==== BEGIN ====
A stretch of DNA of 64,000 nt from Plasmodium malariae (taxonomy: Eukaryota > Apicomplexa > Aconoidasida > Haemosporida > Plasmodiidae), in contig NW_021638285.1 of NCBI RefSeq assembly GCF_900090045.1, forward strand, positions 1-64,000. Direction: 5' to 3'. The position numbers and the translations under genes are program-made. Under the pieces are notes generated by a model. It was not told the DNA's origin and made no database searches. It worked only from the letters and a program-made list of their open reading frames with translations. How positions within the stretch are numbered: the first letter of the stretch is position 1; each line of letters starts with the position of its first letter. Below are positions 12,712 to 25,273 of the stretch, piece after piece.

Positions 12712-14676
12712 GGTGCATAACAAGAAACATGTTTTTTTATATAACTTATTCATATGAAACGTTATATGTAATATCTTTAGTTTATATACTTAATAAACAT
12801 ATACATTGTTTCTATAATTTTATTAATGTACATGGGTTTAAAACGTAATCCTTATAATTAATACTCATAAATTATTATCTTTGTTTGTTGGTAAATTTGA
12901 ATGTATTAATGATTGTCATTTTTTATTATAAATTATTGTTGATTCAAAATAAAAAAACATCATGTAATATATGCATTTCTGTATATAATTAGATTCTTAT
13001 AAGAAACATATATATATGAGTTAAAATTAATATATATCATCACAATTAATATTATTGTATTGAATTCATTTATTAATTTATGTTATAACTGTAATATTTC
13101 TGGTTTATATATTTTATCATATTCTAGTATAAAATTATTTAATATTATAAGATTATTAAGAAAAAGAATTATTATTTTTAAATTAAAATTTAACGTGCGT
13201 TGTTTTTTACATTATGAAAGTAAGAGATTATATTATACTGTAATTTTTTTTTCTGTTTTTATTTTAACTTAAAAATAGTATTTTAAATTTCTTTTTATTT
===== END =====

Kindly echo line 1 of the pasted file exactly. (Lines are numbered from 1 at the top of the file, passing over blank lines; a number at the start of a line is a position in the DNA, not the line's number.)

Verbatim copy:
A stretch of DNA of 64,000 nt from Plasmodium malariae (taxonomy: Eukaryota > Apicomplexa > Aconoidasida > Haemosporida > Plasmodiidae), in contig NW_021638285.1 of NCBI RefSeq assembly GCF_900090045.1, forward strand, positions 1-64,000. Direction: 5' to 3'. The position numbers and the translations under genes are program-made. Under the pieces are notes generated by a model. It was not told the DNA's origin and made no database searches. It worked only from the letters and a program-made list of their open reading frames with translations. How positions within the stretch are numbered: the first letter of the stretch is position 1; each line of letters starts with the position of its first letter. Below are positions 12,712 to 25,273 of the stretch, piece after piece.